“New money” in banks – deposits to which the capital controls do not apply – are close to 30 billion euros, according to banking sources. In just one year the amount has doubled, as in early 2017 it stood at some 15 billion euros.
The term “new money” concerns all kinds of new deposits: funds returning from abroad, deposits that had been invested in investment products abroad for safety reasons, and cash being redeposited in banks after being stashed away in people’s homes.
The main source of new money is the redepositing of cash by corporations and individuals. Every euro deposited in banks by supermarkets and other enterprises, gas stations, OPAP gaming agents, freelance professionals and so on is considered new money and is not subject to the capital control restrictions, so it can be freely transferred abroad, for example.
If somebody withdraws 1,000 euros (to which the capital controls apply) from their bank account and uses it to make payments to supermarkets, utilities etc, when the companies put it into their bank accounts, it will be deemed to be new money.
Bank officials say that the considerable increase in new money is a significant sign of confidence in the credit system and the country in general. New money now amounts to 24 percent of household and business deposits in Greece, and the more it increases, the more the conditions will improve, eventually allowing for the easing of the capital controls.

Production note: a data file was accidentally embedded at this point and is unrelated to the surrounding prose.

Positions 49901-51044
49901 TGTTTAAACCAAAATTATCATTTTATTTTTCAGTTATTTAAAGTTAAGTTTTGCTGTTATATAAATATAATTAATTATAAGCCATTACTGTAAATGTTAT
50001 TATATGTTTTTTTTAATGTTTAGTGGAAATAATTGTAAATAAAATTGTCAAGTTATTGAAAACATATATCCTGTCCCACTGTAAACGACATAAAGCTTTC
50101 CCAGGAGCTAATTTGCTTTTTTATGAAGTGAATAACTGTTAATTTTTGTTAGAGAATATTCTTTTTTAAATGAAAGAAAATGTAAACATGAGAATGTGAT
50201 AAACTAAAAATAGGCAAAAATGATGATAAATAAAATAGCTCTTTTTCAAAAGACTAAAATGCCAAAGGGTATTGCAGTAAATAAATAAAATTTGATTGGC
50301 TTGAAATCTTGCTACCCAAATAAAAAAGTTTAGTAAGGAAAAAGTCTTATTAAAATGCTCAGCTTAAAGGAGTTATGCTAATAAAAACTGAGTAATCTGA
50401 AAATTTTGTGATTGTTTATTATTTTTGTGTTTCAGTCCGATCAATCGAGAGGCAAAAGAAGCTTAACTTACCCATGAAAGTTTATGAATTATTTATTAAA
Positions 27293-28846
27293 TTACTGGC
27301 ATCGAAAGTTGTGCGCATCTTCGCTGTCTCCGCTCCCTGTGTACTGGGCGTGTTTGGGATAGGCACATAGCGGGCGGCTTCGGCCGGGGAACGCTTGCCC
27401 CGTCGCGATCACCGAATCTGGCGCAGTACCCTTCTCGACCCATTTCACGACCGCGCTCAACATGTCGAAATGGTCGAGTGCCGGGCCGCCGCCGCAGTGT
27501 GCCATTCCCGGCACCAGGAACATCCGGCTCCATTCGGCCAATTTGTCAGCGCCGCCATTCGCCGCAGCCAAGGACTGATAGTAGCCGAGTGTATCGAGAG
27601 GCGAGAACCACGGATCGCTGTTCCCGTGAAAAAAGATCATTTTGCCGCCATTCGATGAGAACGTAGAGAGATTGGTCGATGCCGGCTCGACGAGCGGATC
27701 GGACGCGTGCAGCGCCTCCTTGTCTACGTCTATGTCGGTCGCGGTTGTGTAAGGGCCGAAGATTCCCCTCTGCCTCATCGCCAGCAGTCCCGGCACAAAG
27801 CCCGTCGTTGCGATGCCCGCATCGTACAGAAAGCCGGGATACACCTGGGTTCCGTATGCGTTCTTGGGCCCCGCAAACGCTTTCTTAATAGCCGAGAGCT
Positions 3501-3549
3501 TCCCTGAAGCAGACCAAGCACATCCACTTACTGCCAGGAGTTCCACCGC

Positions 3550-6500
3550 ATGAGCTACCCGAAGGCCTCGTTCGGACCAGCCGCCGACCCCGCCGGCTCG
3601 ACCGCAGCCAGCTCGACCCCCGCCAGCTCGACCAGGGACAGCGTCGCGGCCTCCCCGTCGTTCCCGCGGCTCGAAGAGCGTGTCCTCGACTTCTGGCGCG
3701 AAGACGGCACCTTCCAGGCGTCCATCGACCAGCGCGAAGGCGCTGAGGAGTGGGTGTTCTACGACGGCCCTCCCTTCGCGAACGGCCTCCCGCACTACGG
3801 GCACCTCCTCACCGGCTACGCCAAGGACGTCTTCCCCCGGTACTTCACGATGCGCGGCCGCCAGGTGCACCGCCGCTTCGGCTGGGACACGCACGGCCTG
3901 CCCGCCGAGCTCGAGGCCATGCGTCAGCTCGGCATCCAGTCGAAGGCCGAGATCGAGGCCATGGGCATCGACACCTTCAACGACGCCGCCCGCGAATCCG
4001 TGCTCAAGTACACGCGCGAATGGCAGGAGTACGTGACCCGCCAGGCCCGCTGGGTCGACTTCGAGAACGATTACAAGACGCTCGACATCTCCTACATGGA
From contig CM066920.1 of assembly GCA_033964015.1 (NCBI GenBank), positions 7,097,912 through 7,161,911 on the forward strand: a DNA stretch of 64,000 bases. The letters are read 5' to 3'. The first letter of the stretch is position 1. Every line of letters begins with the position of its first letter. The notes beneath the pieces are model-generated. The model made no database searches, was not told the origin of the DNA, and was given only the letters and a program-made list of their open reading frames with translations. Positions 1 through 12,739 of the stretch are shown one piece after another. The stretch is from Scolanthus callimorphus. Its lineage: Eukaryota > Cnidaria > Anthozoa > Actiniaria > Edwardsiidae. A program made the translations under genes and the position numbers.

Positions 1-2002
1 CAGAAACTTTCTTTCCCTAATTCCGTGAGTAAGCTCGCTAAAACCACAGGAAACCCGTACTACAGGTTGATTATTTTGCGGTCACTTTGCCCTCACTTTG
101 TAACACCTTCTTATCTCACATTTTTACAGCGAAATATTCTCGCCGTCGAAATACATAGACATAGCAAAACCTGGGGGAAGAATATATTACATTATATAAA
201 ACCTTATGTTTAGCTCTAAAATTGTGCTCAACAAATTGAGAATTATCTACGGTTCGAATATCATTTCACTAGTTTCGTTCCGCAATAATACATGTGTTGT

For restrictions to be relaxed, banks estimate that the next major steps will come after the completion of the bailout program in August, which would require that the positive estimates concerning the course of the economy prove correct.
A decisive factor for the future course of deposits will be the results of this spring’s stress tests, which constitute an uncertain factor. If domestic banks pass the test successfully, confidence will improve significantly, accelerating the inflow of returning deposits and paving the way for the full lifting of capital controls in the medium term.
Bankers are already anticipating an increase in deposits by at least 7 billion euros this year, coming from the return of cash in mattresses and safe deposit boxes, and from investment products abroad. At end-December deposits amounted to 126.35 billion euros.